Europe PubMed Central (Europe PMC) is an open access repository of life science research, including peer-reviewed journal articles and preprints. It contains over 41 million abstracts and 8.7 million full-text articles, adding over 1.7 million new articles annually. To facilitate information discovery and foster literature–data integration, Europe PMC has incorporated text-mining approaches into its workflows.
Text-mining is a powerful tool used in the field of biomedicine to extract relevant information from large amounts of text data, such as research papers, clinical reports, and patient records. It involves using machine learning algorithms and natural language processing techniques to identify key concepts and relationships between words and phrases in the text.
With millions of new research papers published every year, it’s impossible for researchers to read and synthesise all of the information available manually. Text-mining algorithms can be used to automatically extract key concepts, relationships, and findings from scientific papers, allowing researchers to quickly identify relevant information and stay up-to-date on the latest developments in their field.
At Europe PMC, the SciLite Annotations tool uses text-mining to highlight terms in research articles and preprints, allowing users to quickly scan the article for relevant concepts, such as diseases, chemicals, or protein interactions. Europe PMC contains ∼1.3 billion annotations sourced in-house and from 10 external providers. The annotations platform covers multiple annotations types including bioentities ranging from accession numbers to Open Targets gene–disease relationships. Users can programmatically access the annotations using the Annotations API, reducing the time requirement of extracting facts and evidence to help advance the discovery process.
How Europe PMC developed annotations for named entities
Europe PMC has developed annotations for Gene/Protein, Disease, Organism and Chemical bioentities. For this purpose, established ontologies are being used as dictionaries to pattern match the entity-terms from the text. For example, the Unified Medical Language System (UMLS) ontology is used for tagging diseases mentioned in articles. Although the dictionary-based approach is easy to understand and to implement, an exhaustive list of patterns are required to recall more entities and require regular updating to remain current. Moreover, with the contextual information missing, this creates ambiguity, especially with the use of acronyms and abbreviations by scientists writing papers. For example,Cockayne syndrome Group A and Corporate Social Responsibility are both abbreviated to CSA. Overall, this approach has multiple challenges, which cause false positives, false negatives, and other technical issues, as listed below:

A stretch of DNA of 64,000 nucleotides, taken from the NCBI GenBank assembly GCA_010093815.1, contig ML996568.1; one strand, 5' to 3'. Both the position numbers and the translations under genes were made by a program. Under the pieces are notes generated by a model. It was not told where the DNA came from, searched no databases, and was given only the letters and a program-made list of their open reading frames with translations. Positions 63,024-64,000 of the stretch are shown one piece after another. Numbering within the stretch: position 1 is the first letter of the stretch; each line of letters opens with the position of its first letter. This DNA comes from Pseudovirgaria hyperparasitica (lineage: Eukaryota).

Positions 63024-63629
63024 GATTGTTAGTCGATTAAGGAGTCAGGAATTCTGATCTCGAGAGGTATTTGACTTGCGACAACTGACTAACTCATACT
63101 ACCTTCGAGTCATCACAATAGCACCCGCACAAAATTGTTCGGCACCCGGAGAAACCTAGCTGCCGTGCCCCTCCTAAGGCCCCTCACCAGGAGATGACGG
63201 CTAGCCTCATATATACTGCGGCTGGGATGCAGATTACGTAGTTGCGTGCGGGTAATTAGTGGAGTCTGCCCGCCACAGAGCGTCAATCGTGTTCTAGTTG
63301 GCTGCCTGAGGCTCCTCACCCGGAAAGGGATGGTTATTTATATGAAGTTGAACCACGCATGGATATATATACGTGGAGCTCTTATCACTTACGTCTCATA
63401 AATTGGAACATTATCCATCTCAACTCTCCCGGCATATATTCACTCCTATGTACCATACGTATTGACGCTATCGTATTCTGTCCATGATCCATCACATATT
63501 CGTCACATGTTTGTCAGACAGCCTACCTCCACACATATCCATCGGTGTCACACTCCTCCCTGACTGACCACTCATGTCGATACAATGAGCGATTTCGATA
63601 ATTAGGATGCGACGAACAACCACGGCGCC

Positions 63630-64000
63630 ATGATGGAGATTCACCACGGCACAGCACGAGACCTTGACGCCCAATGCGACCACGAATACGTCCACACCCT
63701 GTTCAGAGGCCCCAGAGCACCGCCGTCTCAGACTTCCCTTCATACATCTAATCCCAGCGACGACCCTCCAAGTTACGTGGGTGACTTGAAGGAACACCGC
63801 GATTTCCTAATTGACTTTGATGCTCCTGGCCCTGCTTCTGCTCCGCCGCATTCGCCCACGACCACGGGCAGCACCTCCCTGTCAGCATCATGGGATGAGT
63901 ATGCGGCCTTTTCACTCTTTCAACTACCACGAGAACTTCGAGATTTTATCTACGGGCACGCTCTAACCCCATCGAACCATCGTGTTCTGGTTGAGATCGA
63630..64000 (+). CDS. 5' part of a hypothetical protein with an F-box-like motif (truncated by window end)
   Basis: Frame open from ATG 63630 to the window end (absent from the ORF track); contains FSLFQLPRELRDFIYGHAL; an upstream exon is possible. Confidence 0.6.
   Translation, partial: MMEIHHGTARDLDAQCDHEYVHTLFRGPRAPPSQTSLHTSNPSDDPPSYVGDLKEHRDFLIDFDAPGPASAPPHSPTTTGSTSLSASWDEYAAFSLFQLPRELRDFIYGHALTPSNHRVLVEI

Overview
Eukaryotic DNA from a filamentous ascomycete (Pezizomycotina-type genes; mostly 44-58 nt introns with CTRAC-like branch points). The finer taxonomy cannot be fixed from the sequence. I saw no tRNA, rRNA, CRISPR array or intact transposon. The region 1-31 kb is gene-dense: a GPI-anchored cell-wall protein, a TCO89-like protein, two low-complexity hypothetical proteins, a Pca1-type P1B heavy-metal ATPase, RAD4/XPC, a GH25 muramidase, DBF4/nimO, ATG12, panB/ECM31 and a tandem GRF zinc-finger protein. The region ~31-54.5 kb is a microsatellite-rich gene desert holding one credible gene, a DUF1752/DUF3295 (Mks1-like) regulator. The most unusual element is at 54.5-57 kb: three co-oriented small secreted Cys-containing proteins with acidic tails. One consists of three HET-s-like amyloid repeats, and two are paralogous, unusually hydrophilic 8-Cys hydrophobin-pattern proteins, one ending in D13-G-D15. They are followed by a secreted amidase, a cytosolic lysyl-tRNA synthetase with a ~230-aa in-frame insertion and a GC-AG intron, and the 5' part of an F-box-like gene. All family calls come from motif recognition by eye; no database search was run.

Short target names are confused with ambiguous abbreviations.
- Cockayne syndrome Group A (CSA) vs Corporate Social Responsibility (CSA)
Contextual differences to identify terms
- Hearing (aids) vs AIDS the disease
Common English words
- CAN gene vs ‘can’ being a common English word
Multiple entities or mentions of compound entity
- It is difficult to pattern match BRCA1 and 2 or BRCA1/2 vs BRCA1 and BRCA2
Missing of entities that do not exist in the original ontology/dictionaries
- E.g., T2D for Type 2 Diabetes Mellitus
- The ontology shall be updated regularly to keep up with the growing literature
Encoding issues often create garbage values when converted from ascii to UTF-8 format
- TNFα vs TNFα
Sentence boundary problems
- It is difficult to delineate a sentence within a caption of a Figure or a Table
Challenges faced when using a dictionary-based approach to annotate entities in scientific text including false positives, ambiguity of abbreviations, special characters, and a lack of distinction between genes and proteins.
Improving annotations using machine learning: gold standard dataset
To address the challenges of using a dictionary-based approach to annotations the Data Science team at Europe PMC has explored the use of machine/deep learning techniques.
To train any machine-learning algorithm, a gold standard dataset of annotations is needed. While corpora without annotations are good for learning semantics, text-mining tools trained on human-annotated corpora outperform those trained on non-annotated ones. Therefore, open-source gold-standard datasets are crucial for improving biomedical text-mining systems. Based on this information, the team methodologically developed an annotated full-text corpus based on annotation guidelines. The corpus is a collection of 300 research articles from the Europe PMC open access subset. The selected articles have been annotated by humans to indicate mentions of three biomedical concepts: Gene/Protein, Disease, and Organism. The annotation guidelines were used by the human annotators to select the correct text span and type of annotation.